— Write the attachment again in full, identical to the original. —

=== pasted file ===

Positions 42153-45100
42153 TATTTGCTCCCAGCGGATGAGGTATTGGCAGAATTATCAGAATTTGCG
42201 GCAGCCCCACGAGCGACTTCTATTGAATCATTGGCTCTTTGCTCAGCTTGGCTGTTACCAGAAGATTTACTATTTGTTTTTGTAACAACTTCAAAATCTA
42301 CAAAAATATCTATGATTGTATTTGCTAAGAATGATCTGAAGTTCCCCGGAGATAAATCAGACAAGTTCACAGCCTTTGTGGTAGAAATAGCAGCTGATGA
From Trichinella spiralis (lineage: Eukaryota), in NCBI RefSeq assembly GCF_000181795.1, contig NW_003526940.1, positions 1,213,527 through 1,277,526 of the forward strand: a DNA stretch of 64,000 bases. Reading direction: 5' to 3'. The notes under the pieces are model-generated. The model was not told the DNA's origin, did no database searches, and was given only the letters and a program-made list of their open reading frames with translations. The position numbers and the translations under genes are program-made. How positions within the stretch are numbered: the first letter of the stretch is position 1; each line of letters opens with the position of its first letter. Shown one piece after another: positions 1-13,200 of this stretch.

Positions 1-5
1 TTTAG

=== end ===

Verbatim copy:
Positions 42153-45100
42153 TATTTGCTCCCAGCGGATGAGGTATTGGCAGAATTATCAGAATTTGCG
42201 GCAGCCCCACGAGCGACTTCTATTGAATCATTGGCTCTTTGCTCAGCTTGGCTGTTACCAGAAGATTTACTATTTGTTTTTGTAACAACTTCAAAATCTA
42301 CAAAAATATCTATGATTGTATTTGCTAAGAATGATCTGAAGTTCCCCGGAGATAAATCAGACAAGTTCACAGCCTTTGTGGTAGAAATAGCAGCTGATGA
From Trichinella spiralis (lineage: Eukaryota), in NCBI RefSeq assembly GCF_000181795.1, contig NW_003526940.1, positions 1,213,527 through 1,277,526 of the forward strand: a DNA stretch of 64,000 bases. Reading direction: 5' to 3'. The notes under the pieces are model-generated. The model was not told the DNA's origin, did no database searches, and was given only the letters and a program-made list of their open reading frames with translations. The position numbers and the translations under genes are program-made. How positions within the stretch are numbered: the first letter of the stretch is position 1; each line of letters opens with the position of its first letter. Shown one piece after another: positions 1-13,200 of this stretch.

Positions 1-5
1 TTTAG